Resolution, the UK insurer at the centre of a bitter takeover battle, has ditched its support for Standard Life's £4.9bn bid in its current form.
The firm said the structure of the offer meant it could not go through without the backing of rival suitor, Pearl Group.
After a buying frenzy on Friday, Pearl now holds 24.2% of Resolution shares, enough to block Standard Life's offer.
Resolution said it would only recommend a deal capable of being implemented.
But it added that it "continues to see real strategic benefit in the combination of Resolution and Standard Life".
The market leader in closed life insurance funds, which do not write new policies, Resolution said it would engage both companies in further talks before making a recommendation to its shareholders.
This neutral stance angered Pearl Group's management, which said it "has difficulty understanding why the board of Resolution is now not recommending Pearl's higher and more certain cash offer".
"'Pearl urges Resolution to cease switching recommendations between a series of complex mergers, none of which it believes have strategic or commercial logic, and instead to recommend Pearl's increased all-cash offer," said chief executive Hugh Osmond.
Separately, Edinburgh-based Standard Life said it was looking to restructure its proposed offer for Resolution, which currently requires 75% of Resolution shareholders to approve the deal.
If it made a takeover offer rather than the scheme of arrangement currently proposed, the approval threshold would drop to 50%.
"Standard Life continues to believe strongly in the strategic rationale of the transaction and remains convinced that its cash-and-shares offer provides compelling value," it said.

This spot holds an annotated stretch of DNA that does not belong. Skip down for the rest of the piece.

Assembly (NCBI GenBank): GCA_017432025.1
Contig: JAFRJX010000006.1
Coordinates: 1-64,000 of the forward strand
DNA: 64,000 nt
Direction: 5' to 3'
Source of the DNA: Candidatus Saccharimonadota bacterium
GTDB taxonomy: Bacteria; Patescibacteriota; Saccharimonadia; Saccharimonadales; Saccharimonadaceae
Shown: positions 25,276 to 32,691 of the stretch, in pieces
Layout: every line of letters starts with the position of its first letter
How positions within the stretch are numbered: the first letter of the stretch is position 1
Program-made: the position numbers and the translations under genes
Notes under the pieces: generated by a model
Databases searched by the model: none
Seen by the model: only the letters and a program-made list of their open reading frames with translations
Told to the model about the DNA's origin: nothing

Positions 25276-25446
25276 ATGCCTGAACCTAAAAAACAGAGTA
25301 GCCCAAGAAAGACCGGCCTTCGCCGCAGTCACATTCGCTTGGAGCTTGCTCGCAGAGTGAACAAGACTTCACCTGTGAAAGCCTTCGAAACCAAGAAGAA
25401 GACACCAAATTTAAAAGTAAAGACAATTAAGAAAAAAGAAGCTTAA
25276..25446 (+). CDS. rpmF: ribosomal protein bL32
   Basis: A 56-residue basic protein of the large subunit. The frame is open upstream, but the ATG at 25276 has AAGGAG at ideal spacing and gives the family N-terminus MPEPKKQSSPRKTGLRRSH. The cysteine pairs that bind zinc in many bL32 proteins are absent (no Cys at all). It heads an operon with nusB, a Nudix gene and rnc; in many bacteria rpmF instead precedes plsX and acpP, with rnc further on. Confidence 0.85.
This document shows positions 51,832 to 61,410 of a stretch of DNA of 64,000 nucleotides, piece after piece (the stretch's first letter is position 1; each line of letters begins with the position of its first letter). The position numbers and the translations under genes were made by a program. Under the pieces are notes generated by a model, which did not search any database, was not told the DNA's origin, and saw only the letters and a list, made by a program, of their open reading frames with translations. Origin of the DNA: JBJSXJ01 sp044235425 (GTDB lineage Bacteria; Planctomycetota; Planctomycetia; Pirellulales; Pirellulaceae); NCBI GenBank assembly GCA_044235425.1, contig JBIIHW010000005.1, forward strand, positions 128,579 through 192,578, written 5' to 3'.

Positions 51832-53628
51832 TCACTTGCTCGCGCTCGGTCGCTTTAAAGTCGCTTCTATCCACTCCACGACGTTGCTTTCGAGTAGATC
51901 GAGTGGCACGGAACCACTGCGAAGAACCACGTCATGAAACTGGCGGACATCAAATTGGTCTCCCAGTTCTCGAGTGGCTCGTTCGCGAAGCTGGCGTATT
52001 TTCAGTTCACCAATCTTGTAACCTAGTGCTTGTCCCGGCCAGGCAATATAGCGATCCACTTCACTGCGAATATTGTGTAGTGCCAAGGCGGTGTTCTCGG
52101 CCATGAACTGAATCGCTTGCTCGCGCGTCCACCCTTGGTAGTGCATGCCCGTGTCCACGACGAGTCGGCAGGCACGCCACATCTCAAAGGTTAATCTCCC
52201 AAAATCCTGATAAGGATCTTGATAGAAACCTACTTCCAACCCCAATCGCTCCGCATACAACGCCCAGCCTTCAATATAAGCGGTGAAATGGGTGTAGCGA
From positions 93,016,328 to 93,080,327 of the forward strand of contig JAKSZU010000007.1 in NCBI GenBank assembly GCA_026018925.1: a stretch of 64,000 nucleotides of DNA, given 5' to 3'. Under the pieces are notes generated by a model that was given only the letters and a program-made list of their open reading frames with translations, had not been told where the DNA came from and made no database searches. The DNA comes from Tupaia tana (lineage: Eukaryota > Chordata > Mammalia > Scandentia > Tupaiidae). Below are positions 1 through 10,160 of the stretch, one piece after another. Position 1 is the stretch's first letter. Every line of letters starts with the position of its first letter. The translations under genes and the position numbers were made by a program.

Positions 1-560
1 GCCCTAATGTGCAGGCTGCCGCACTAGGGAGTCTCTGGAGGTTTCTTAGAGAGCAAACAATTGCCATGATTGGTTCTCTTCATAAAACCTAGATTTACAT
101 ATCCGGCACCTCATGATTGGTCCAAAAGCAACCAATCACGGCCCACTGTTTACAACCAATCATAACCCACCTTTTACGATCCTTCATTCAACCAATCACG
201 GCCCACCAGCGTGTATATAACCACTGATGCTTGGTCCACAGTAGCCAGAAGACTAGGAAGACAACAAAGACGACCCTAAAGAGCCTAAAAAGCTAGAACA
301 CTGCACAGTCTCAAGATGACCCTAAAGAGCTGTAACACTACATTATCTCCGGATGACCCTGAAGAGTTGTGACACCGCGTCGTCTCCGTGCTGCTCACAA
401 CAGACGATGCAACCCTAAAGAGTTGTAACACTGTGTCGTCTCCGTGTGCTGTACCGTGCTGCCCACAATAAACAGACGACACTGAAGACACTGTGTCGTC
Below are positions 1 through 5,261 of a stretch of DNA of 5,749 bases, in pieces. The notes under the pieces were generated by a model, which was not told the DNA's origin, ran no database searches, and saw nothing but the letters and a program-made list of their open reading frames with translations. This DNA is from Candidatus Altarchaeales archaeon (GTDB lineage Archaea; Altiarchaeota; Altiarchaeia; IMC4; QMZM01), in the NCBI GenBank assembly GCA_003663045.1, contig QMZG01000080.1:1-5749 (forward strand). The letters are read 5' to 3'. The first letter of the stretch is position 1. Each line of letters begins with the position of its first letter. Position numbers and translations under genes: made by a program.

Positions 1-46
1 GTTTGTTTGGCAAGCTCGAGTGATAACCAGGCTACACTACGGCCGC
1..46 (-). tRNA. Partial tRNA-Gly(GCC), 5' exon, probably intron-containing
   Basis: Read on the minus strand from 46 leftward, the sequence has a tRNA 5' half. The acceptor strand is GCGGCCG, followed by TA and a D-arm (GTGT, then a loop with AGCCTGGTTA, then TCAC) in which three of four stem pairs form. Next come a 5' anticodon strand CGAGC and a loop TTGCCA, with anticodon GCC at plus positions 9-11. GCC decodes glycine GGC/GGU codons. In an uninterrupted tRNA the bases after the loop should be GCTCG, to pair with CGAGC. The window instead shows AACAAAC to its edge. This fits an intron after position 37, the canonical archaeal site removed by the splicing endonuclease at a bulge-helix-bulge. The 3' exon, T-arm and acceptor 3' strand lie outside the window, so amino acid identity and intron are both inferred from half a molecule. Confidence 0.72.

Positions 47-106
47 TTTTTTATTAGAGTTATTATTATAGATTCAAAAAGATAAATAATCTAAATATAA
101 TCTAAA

The company also paved the way for possibly increasing its offer.
A deal would be its largest since it floated its shares in 2006 and would create one of the UK's largest life and pension assurance firms, with seven million customers.
Analysts said Resolution was unlikely to immediately switch to recommend arch-rival Pearl Group without giving Standard Life a chance to restructure its offer - which is currently valued at 716 pence per share, in cash and shares.
Collins Stewart analyst Tim Young predicted that the bidding war would end near "the magic 750p-a-share that has been flagged time and time again".
"It is true that having recommended Standard Life's previous offer, it would be slightly odd for the Resolution board to recommend a different one but there is nothing normal nor has there ever been about Resolution," he said.
Suitors had been circling Resolution since it agreed to a 691p a share offer from Friends Provident in July.
But on Friday a bidding war broke out after Resolution's directors recommended Standard Life's offer.
This included selling £2.3bn worth of Resolution assets to fellow insurer Swiss Re.
This agreement immediately severed the three-month-old arrangement to merge with Friends, which had looked to be nearing a conclusion.
Less than an hour later, Pearl Group stepped into the fray, with an improved 720p-a-share, all-cash offer.
The announcement blew the battle for the firm wide open, with raised bids now expected from the eager suitors.
Closed life, or Zombie funds, are very cash generative and are highly attractive to life insurers which do write new policies as a means of funding new business, such as Standard Life and Friends Provident.
Meanwhile, for Pearl, which like Resolution holds closed life policies, a merger would be an opportunity to grow its business in a sector where consolidation is the only way to expand.
Pearl's offer is backed by mutual insurer Royal London.